Well, hello to all the people who are reading this blog for the first time thanks to what happened yesterday. I feel the need to explain, so if you (very reasonably) just want to read about the 381 route, please scroll down. First, I want to deal with the 'ladies' thing. We are all of the age and social attitudes that mean that we call ourselves 'women' but 'ladies who bus' was a sort of joke about 'ladies who lunch'. I expect you all realised that, anyway.
So, some weeks ago the excellent people at London Councils (who administer the Freedom Pass) suggested that when we reached the 381, which passes their door at 591/2 Southwark Street, we should drop in for a coffee and biscuits. I contacted them last week to say we were arriving, and they asked if we would mind them sending out a press release. Of course we agreed, since we are always grateful to them, and would probably agree to do their washing up if asked. Little did we realise that, in this week after the fabulous Olympics, people might be looking for a happy little story. And what we got was BBC London 94.9 at 07.45, BBC TV London News both at lunch time and in the evening, and ITV London Tonight. Also the London SE1 Community website and the BBC website. Wow.
It all took rather longer than usual, so it's as well we had planned to do only one bus, rather than taking a second one to bank for later blogging. We were delighted that William came too. He is Mary's grandson, and - of course - likes buses.
Now, onto the bus. The 381 is a splendid route, which takes you from Peckham bus station to Waterloo, looping eastwards as it goes. It is also a double decker, which adds to the enjoyment. Linda had paused on her way to visit the peace wall, an art work made up of the post-riot messages left by Peckham residents. We met at the 381 stop, to be greeted by David, TfL's press man, and then by Phil from ITV and his camera man.
I had time to photograph the delivery lorry outside Morrisons, with the not-quite-Olympian slogan, which we found rather funny.
We headed off at 09.45, and noticed some Olympic cars in the flow of traffic before turning left and right, noticing that the police had cordoned off parts of the open space outside the Library, thought we didn't know why. As we travelled directly towards the distant Shard, our lady driver waited politely while a man with 5 staffies crossed the road.
We turned fairly sharply right into Peckham Park Road, where a serious amount of new housing was going up. We just spotted the Southwark blue plaque which shows where Rio Ferdinand was brought up, before reaching Canal Bridge. This name is one of several remains of the Grand Surrey Canal, which once aimed to be as important as the Northern Grand Union Canal. Turning right towards Surrey Quays, our driver waited for a would-be passenger to run across the road to the stop. Now we twiddled around Caitlin Street, to serve the residents of the area, we supposed, before getting back to the main road. We passed the Old Southern Railway Stables, where allotment holders like Mary can get free horse manure if they bring their own bags. Speaking of allotments, there were some well maintained plots on the other side of the road, one with a peach tree with pink, ripe fruit.
We also passed the City of London Academy, with its fine buildings and (if you check the website) equally fine students, before turning very sharply right into Galleywall Road to reach the Rotherhithe New Road.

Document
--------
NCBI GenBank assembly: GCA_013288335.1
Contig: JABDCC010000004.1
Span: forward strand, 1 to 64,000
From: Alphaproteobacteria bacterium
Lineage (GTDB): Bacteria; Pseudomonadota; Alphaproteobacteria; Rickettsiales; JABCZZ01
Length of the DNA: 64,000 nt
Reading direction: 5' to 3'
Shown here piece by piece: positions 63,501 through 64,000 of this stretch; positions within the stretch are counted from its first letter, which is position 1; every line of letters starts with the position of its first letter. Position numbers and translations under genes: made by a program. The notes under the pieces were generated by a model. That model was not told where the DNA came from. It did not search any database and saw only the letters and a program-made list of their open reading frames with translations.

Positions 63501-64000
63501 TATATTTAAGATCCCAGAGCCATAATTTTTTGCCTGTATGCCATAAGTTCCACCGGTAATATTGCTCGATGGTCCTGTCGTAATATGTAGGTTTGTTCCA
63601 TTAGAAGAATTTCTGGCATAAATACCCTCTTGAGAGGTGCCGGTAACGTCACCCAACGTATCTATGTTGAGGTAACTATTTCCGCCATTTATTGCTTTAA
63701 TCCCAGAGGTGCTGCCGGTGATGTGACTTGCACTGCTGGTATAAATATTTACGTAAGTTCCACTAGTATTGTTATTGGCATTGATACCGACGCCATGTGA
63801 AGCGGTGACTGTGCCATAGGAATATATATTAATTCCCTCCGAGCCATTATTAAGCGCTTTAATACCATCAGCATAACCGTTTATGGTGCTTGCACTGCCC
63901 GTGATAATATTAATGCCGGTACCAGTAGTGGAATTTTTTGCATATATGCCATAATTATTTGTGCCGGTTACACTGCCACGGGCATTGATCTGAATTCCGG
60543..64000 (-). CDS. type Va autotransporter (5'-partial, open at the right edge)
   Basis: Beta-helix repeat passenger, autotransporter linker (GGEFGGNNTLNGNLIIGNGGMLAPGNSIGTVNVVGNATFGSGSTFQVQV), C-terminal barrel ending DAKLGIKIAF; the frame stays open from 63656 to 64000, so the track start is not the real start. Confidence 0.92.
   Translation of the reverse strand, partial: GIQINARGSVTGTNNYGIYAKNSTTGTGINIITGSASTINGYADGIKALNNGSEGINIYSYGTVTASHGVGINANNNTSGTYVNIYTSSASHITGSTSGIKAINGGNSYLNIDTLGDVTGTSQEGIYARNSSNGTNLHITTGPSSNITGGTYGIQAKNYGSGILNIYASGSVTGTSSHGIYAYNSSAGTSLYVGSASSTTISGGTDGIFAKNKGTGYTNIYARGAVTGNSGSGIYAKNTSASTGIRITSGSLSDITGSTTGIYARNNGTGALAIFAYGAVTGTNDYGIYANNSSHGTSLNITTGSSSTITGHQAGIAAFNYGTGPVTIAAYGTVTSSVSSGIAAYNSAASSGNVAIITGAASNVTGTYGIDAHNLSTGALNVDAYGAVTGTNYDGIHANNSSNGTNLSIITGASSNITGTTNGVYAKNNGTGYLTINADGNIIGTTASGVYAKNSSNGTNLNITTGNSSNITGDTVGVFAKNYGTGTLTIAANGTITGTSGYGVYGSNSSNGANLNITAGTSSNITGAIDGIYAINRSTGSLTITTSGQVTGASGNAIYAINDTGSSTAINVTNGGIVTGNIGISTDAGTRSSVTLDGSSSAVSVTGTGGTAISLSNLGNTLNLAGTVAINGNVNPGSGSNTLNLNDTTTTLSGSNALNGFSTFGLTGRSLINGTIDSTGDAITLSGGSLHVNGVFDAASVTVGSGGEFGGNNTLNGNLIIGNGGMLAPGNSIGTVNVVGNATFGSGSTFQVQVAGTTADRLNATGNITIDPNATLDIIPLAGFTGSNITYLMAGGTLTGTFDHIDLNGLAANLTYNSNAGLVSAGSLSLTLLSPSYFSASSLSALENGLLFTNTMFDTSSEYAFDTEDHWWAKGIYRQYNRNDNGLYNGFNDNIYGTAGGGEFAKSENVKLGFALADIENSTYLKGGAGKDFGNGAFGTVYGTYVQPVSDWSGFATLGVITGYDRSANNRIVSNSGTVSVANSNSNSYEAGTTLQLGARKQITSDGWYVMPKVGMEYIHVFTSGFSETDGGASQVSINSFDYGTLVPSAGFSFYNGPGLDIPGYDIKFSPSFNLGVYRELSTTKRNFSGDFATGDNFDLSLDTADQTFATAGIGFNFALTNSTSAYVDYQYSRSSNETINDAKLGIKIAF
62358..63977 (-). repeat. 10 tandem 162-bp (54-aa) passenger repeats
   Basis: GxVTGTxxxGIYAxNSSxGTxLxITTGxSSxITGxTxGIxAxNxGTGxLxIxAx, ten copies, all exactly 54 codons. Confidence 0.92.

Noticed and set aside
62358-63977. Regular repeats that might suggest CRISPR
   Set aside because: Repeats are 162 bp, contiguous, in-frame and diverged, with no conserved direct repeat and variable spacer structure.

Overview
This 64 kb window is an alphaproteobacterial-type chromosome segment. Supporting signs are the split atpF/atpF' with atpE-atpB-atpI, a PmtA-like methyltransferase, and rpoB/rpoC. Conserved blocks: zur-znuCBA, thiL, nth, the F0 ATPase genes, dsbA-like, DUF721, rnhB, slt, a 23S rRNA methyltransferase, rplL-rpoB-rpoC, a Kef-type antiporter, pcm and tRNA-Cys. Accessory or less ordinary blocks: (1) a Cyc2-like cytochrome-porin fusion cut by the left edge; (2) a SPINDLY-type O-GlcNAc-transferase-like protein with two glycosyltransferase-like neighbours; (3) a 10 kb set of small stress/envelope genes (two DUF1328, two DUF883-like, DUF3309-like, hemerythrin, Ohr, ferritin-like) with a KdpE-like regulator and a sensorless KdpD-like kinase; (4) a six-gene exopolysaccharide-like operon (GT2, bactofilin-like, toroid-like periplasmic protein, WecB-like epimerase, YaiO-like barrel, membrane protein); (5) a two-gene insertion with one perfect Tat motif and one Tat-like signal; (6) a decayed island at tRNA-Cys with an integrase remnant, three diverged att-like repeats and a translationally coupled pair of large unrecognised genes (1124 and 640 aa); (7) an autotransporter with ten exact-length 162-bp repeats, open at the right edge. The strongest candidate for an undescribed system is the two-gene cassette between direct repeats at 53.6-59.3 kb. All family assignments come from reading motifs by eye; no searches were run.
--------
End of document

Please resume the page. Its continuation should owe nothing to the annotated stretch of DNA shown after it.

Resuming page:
Manoeuvring a 381 round such corners takes skill we can only wonder at. So far, we had been heading AWAY from Waterloo ever since we left Peckham, and now we took a turn around the retail and transport hubs of Surrey Quays and Canada Water. Again, a serious amount of new housing is going up, and we had time to admire the amazing library, as well as feeling nostalgic for our very first trip, as we paused for a few minutes in the Canada Water bus station.
Looping round Redriff Road, we saw signs to Lavender Pond Nature Reserve, in the middle of much housing, and also noted a youth hostel and, Olympic reference of sorts, a pub still marked with the Wenlock Brewery 1913 sign.
Passing the Rotherhithe Overground Station, we also spotted Mucky Pups Dog Grooming, to add to our collection of entertaining shop names. Then we saw Heather Burrell's wonderful leafy cyclist as we skirted the access to the Rotherhithe Tunnel.
Now, at last, we were heading west, along Jamaica Road. We half expected to see lots of Jamaican flags to celebrate the Bolt phenomenon, but did not. Along here we were asked to move to the back seat for our ITV 50 seconds of fame, but were looking out of the windows again along Tooley Street and past one of London's most successful tourist attractions.
Turning left and then right to reach Southwark Street, we admired the lovely carving of the Hop Exchange, before getting off for our London Council's rendezvous, at 10.45.
Here we said goodbye to the ITV people, and went up to the roof for wonderful views of, among other things, our bus stop, as well as the Shard, distant Crystal palace and, indeed, much of London.
Back to the bus stop at 11.55, this time with Warren from the BBC and his cameraman, we boarded a much older and less clean bus, with the heating on. We were almost at Waterloo, but did pass the Kirkaldy Testing Museum, which I warmly recommend, especially to people who wonder why the beautiful bridge over the silvery Tay collapsed.
We reached the end of the route shorty after 12.00, but I need to reassure people who want to ride it that it doesn't usually take this long.